How to Write a Book (And Finish It) by Teen guest, Elizabeth Pau

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Most aspiring authors have been at the point where they have twenty different, brilliant ideas for book plots and try to write every single story all at once.

Or maybe some of you have an idea for one book and start writing without a plot or any sort of idea of where the book is going to end up  you just have a few ideas of what you want to include in your book.

The problem with these tactics, is that:

  1. If you start too many stories at once, you will end up mixing the characters’ personalities and possibly even confusing the plots (not to mention no one has time to finish 17 different novels)

and

  1. If you write a book with tons of events with no real goal in mind, your readers are going to be very confused.

Or maybe those tactics work for you just fine. In that case you can stop reading this right now.

But for those who want to write a book but just aren’t sure how…  

Here are four tips that have helped me:

1. Write Down Your Plot (Have a Goal)

I cannot begin to explain why this is so important. Taking the time to jot down your basic (or even detailed) plan for you book is very helpful. It doesn’t have to be a 10,000 word document that talks about the type of eyeshadow your character wears, or whether or not your bad guy is going to have green hands or blue hands it can just be a couple pages that tells where you want your book to go and how you are going to get there. I’ve had people tell me that they don’t like plots and that they’re too restricting but have they finished their book? no they haven’t the plot can be changed. Just because you write out one thing, doesn’t mean you have to stick to it like glue. You will thank yourself later for having a plot.

2. Get to Know Your Characters

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Know the character of your characters.

Get to know them as if they were characters of your favorite book. (Don’t be ashamed if you can respond to someone the way Elizabeth would to Mr. Collins!) Know your characters quirks. Get to know them like you would your significant other. If you don’t know how your characters are going to respond, or worse, they have a split personality (yikes!) then you should consider jotting down their character qualities until you do know how they act.

3. Write

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This may sound repetitive and cliche, but it works! Some people like to wait for a dose of inspiration, but if you want to get anywhere, you should set some time aside each day to dedicate to your writing. Set a goal of 500 (or if you’re feeling ambitious, 1500) words a day. If you don’t, you will end up with “writer’s block”. (Which may or may not be a sophisticated way of saying “I’m lazy.”)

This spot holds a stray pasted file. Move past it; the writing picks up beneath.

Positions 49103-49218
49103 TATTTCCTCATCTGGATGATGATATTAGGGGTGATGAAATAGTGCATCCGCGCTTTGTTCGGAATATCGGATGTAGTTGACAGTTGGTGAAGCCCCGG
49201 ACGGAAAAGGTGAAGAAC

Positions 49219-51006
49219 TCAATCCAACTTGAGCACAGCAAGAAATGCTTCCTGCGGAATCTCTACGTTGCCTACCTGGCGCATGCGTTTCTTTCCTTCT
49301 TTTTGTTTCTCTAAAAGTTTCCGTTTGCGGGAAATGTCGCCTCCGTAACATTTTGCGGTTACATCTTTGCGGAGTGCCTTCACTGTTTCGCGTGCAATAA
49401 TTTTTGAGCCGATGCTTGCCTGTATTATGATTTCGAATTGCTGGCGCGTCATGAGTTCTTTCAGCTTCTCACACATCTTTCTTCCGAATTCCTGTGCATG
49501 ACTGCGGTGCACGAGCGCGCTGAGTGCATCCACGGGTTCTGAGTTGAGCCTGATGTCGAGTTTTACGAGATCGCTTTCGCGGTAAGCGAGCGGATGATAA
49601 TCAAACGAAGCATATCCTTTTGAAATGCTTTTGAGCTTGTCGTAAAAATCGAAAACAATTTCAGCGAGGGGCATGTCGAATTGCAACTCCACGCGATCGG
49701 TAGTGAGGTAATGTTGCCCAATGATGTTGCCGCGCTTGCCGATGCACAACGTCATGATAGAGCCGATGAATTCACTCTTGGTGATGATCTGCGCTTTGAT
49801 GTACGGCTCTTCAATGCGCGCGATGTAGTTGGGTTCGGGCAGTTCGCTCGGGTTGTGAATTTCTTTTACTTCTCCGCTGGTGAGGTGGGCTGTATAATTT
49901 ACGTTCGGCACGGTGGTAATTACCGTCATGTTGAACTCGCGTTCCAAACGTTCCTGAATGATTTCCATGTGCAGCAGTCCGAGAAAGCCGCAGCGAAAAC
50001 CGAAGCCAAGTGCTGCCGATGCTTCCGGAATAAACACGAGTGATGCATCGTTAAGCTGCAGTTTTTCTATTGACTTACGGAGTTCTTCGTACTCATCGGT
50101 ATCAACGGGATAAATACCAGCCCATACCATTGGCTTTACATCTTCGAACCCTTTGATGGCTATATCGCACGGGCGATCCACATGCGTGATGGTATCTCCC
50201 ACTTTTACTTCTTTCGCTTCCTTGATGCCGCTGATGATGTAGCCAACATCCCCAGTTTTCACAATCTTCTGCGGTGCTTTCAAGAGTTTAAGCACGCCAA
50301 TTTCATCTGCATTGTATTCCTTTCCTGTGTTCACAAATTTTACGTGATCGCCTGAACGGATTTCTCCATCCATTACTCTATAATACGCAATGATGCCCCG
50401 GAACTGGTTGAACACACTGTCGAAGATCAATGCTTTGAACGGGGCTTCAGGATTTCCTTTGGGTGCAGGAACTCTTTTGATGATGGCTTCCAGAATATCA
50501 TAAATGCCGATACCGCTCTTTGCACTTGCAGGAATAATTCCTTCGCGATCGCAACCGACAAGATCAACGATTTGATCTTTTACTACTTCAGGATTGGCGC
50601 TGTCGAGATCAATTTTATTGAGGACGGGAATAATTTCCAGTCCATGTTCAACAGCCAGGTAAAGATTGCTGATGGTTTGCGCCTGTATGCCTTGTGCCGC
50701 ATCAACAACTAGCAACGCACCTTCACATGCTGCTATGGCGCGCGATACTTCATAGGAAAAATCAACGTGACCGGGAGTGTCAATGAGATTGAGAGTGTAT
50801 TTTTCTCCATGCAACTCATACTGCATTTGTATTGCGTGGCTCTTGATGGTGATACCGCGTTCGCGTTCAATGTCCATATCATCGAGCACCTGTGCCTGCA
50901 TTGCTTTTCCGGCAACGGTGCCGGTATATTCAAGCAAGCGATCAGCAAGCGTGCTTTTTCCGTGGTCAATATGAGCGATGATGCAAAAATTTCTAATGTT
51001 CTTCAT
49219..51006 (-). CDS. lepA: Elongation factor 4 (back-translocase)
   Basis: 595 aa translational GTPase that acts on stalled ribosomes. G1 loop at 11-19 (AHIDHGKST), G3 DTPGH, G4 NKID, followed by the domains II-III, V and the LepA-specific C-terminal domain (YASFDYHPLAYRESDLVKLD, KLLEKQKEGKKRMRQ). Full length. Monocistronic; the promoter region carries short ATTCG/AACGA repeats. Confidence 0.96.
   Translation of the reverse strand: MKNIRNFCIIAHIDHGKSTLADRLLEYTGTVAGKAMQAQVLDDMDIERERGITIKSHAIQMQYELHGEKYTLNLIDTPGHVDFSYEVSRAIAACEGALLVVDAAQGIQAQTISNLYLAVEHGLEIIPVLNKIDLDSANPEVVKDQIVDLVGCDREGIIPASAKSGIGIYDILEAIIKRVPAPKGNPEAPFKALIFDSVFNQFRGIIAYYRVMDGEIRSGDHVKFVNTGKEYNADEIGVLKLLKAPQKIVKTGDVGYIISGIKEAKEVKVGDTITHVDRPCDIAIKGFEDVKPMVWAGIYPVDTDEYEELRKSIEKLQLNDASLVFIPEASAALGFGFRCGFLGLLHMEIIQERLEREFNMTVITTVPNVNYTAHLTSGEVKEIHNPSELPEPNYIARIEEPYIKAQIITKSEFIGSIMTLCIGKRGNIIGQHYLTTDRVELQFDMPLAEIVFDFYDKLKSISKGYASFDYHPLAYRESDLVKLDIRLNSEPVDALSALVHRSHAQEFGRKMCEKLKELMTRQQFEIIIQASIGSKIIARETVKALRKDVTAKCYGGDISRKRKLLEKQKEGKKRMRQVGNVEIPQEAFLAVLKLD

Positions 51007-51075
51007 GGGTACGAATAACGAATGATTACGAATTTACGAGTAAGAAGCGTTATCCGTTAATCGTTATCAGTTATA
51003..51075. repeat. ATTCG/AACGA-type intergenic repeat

“Writer’s block’ is just a fancy way of saying ‘I don’t feel like doing any work today.”

Meagan Spooner

I would not disagree.

Also make sure you turn off your internet, unconnect it to wifi, or turn off notifications because they. will. distract. you.

4. Don’t Let Imperfection Slow You Down

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Don’t expect your book to be perfect the first time around. Don’t spend twenty hours trying to get “that one sentence” perfected. This is your first draft and it’s not going to be perfect. That job is for after you’ve finished writing your book.

It’s not going to be perfect. You’re getting the details written down in solid form. My first draft of “Escape from the Witch Hunters” was terribly written, but I finished it. Now that my book is finished, I’ll take into account the details that worked, and the ones that did not. Your first version is either going to be 1. a couple of paragraphs that looks like Jane Austen’s books or 2. a complete book that has a lot of mistakes.

And if not, then you are an amazing author with perfect first drafts and I respect you greatly.

In the end, it all (mostly) comes down to perseverance. Do you have perseverance? Can you write a novel and finish it?

Your first “book” doesn’t have to be 100,000 words long. Mine was barely ten pages long, but I finished it, and that is the important part. As long as you keep writing, you’ll keep getting better and better. Pick up that pen, plug in that laptop, open that document, and just write it.

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Elizabeth Pau is “Sweet Sixteen” and is the author of Escape from the Witch Hunters. She lives in her fantasy world, loves anything crafty, drinks decaf coffee, and the occasional cup of tea. She loves God, Frederick Wentworth, her family and, of course, writing.

 

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